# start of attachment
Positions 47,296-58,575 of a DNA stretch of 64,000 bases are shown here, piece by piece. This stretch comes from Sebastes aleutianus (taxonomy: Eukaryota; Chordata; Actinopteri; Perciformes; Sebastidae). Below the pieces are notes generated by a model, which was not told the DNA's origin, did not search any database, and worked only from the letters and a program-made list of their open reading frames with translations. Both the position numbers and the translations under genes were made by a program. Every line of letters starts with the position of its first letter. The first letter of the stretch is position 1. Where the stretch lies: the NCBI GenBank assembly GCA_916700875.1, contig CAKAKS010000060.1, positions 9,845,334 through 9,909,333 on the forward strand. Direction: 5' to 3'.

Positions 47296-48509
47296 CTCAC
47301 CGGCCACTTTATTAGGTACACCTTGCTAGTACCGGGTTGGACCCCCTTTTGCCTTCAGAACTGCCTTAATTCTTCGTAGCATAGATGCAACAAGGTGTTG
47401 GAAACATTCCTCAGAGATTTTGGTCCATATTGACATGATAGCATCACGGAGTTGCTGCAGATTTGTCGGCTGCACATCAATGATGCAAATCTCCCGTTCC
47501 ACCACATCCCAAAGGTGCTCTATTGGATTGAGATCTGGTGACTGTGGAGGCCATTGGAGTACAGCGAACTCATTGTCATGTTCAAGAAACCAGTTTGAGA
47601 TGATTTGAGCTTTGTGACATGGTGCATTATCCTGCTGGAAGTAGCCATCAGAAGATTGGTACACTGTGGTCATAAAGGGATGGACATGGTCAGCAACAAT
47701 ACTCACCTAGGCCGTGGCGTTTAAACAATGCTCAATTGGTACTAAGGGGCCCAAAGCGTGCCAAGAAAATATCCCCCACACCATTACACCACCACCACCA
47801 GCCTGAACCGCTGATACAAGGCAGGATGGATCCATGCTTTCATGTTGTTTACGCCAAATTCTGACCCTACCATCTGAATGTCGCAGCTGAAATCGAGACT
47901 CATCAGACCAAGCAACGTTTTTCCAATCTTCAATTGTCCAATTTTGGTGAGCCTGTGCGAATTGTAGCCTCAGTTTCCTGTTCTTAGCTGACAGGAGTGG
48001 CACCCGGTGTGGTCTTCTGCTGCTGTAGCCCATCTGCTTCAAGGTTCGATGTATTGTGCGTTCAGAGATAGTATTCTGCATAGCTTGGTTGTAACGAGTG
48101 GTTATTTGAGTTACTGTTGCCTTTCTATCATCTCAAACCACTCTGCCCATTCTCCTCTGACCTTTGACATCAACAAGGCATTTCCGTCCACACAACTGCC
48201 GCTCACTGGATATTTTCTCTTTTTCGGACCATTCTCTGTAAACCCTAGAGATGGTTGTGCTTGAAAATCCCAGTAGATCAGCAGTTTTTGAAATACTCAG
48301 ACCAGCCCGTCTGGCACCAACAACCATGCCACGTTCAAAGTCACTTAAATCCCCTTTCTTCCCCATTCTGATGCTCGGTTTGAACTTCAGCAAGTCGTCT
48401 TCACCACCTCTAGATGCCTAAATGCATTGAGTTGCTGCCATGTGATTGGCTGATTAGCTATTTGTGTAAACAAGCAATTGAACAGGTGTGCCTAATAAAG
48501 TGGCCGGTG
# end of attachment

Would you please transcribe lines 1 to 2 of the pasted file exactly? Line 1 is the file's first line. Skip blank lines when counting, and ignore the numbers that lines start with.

Positions 47,296-58,575 of a DNA stretch of 64,000 bases are shown here, piece by piece. This stretch comes from Sebastes aleutianus (taxonomy: Eukaryota; Chordata; Actinopteri; Perciformes; Sebastidae). Below the pieces are notes generated by a model, which was not told the DNA's origin, did not search any database, and worked only from the letters and a program-made list of their open reading frames with translations. Both the position numbers and the translations under genes were made by a program. Every line of letters starts with the position of its first letter. The first letter of the stretch is position 1. Where the stretch lies: the NCBI GenBank assembly GCA_916700875.1, contig CAKAKS010000060.1, positions 9,845,334 through 9,909,333 on the forward strand. Direction: 5' to 3'.

Positions 47296-48509